Monday, April 3, 2017

2597. On Edward Said's Orientalism

By Josh Jones, Open Culture, March 31, 2017

For a few years, many people—those who might these days be called a “self-satisfied liberal elite” (or something like that)—believed that the arguments in Edward Said’s 1978 book Orientalism were becoming generally accepted. Put broadly, Said argued that our conceptions of cultural and historical differences between “the West” and “the East” are produced by European intellectual and literary traditions that have exaggerated and distorted such differences, creating a narrative in which “the West” is civilized, disciplined,  industrious, and enlightened and “the East” is exotic, backward, sensualist, lazy, passive, dangerous, irrational….

The tradition of Orientalism—which stretches back into the middle ages—came to justify colonialism, land and resource theft, slavery, and imperial aggression in the name of civilization and salvation, Even where European Orientalist scholars and writers had a nuanced understanding of other cultures, such nuance was lost in the popularizing and instrumental use of their ideas.

Said’s theoretical intervention into Orientalist discourse showed us how the “clash of civilizations” trope that pervades hundreds of years of interactions between “the west and the rest” of the world itself has a history—as a rationalization for dominance and exploitation. The short animated Al Jazeera video above neatly summarizes Said’s major arguments in the book, and asks us to “unlearn the myth.”

Casting West and East as two distinct civilizations makes little common sense on its face. Christianity, one key supposed bedrock of Western Civilization, is an Eastern religion. Aristotle, a foundation of Western thought, was preserved for many years by Islamic scholars, who were in frequent dialogue with Greek thinkers, who were themselves in frequent dialogue with North Africans…. the interrelationships and correspondences between continents and cultures are innumerable, the boundaries between the categories highly permeable. But with the rise of what we’re calling “populism” in the past decade or so, the nuances of intellectual history have been lost. Old false dichotomies, always haunting the margins, have once again moved firmly to the center.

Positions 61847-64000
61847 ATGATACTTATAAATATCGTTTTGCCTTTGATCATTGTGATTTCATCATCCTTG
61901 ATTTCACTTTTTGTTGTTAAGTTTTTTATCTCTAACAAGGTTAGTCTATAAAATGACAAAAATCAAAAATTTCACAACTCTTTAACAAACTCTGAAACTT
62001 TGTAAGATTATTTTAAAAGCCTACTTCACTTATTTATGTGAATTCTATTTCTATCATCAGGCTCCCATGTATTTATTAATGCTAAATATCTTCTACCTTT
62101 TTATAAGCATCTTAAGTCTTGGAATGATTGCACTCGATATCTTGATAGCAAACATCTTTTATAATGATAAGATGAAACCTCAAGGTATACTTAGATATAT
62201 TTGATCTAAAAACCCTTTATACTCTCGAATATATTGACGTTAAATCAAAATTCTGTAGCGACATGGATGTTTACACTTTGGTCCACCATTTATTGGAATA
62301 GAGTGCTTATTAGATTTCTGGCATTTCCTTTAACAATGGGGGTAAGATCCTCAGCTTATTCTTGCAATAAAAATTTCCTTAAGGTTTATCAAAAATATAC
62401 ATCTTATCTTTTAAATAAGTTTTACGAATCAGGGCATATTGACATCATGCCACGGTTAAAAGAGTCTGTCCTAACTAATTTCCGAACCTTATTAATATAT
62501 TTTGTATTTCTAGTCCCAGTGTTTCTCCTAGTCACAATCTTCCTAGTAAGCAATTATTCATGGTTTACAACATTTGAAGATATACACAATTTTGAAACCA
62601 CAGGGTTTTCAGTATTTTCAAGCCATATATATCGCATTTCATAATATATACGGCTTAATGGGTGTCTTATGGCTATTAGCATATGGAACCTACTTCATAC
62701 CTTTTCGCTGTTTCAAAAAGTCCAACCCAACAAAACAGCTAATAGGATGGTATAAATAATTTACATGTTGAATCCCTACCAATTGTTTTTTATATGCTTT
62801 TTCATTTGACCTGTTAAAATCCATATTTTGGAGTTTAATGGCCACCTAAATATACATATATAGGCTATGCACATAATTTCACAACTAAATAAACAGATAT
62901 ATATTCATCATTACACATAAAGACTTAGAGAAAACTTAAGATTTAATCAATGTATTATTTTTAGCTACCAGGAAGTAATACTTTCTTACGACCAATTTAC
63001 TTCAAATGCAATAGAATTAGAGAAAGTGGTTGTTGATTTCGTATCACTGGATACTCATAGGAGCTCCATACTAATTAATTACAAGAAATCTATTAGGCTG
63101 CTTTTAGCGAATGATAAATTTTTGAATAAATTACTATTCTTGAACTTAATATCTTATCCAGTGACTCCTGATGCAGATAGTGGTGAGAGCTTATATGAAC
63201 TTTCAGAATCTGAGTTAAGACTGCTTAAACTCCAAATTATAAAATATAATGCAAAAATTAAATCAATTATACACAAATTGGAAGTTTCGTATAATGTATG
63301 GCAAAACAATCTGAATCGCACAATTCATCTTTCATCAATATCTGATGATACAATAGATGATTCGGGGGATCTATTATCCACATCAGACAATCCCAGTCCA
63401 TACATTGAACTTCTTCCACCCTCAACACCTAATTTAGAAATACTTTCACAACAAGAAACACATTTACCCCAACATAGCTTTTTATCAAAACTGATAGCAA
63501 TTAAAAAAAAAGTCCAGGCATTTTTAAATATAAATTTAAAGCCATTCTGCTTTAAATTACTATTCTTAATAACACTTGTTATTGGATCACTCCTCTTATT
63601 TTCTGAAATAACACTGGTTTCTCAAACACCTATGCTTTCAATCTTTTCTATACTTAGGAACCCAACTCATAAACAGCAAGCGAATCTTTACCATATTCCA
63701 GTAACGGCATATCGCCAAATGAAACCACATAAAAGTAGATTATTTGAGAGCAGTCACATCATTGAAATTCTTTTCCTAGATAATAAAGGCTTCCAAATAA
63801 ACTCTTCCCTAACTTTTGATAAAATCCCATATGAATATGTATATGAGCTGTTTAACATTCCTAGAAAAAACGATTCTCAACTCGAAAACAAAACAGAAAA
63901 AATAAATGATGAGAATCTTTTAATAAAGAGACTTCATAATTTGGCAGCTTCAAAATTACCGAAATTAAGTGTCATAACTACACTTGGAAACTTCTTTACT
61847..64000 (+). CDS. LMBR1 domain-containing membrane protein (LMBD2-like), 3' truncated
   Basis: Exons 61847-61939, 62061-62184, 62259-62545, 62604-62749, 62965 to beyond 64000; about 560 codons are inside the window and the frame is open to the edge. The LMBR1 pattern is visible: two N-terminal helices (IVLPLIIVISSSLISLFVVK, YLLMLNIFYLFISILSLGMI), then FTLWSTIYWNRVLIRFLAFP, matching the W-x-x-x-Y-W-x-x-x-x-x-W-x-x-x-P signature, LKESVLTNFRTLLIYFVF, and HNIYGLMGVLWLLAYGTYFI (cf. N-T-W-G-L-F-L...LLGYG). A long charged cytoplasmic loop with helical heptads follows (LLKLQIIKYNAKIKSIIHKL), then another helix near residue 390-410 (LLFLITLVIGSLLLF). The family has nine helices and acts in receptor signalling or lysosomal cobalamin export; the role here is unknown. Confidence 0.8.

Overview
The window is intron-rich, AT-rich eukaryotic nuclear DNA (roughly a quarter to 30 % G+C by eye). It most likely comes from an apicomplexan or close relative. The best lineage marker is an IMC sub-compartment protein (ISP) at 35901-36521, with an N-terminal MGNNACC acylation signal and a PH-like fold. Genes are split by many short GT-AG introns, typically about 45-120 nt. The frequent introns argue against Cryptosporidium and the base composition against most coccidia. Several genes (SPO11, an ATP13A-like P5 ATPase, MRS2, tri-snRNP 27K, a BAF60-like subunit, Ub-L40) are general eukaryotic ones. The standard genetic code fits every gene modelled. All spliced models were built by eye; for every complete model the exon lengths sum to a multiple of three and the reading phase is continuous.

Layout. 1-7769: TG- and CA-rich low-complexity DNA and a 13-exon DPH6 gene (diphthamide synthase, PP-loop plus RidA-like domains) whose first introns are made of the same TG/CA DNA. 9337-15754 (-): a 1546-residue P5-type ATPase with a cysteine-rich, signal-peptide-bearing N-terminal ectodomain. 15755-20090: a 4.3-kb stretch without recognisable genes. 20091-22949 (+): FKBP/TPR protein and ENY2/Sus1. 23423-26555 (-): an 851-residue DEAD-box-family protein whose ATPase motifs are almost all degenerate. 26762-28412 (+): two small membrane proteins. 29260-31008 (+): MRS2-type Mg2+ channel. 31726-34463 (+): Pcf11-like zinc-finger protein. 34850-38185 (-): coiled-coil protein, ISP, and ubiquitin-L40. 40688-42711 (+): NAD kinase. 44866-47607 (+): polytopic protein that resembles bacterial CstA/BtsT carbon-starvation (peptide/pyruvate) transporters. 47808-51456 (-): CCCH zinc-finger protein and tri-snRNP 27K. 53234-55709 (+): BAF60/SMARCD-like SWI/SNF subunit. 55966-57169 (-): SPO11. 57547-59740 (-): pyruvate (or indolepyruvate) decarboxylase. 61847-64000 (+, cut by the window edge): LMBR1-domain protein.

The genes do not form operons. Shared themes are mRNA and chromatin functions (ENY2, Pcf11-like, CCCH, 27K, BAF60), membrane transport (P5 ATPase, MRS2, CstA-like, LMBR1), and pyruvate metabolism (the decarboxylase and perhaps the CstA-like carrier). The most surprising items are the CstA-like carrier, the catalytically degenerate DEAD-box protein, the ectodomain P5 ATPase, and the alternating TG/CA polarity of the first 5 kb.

In the realm of cable news punditry, corporate security conferences, and congressional committees not only do we rarely see actual scholars represented, but we almost never see scholars like Edward Said, a Palestinian intellectual who spoke and wrote critically as a person from the Middle East with expertise in Western literature and history. This fact is itself central to the construction of Orientalist discourse, as Said wrote in 1978:
The Orient and Islam have a kind of extrareal, phenomenologically reduced status that puts them out of reach of everyone except the Western expert. From the beginning of Western speculation about the Orient, the one thing the Orient could not do was to represent itself.

We can accept nothing about “the East,” in other words, unless it is first filtered through the lenses of Euro-American administrative “experts,” who often have extremist views, very little scholarly expertise, and whose ideas often still come directly from Orientalist novels and philosophies.

Said’s theories in Orientalism have received ample criticism from across the political spectrum. He’s been cast by the right as a kind of reverse racist against “Caucasians,” an anti-intellectual accusation that distorts his views and makes ad hominem attacks. Said traced Euro-American colonial history with a level of depth that demonstrated the remarkable continuity in the way major European colonial powers and the U.S.—their successor by the late 20th century—constructed ideologies of exceptionalism and superiority through very similar rhetoric.

For a slightly drier overview of Said’s Orientalism, watch the short video above from educational company Macat, a self-described “global leader in critical thinking.” Neither of these explainers can substitute for actually engaging with the arguments in Said’s book. His history of Orientalist fables is itself an adventurous tale. As a literary product, “the Orient was almost a European invention,” he writes in his Introduction, yet as a region, it “is an integral part of European material civilization and culture.” There is no one without the other.

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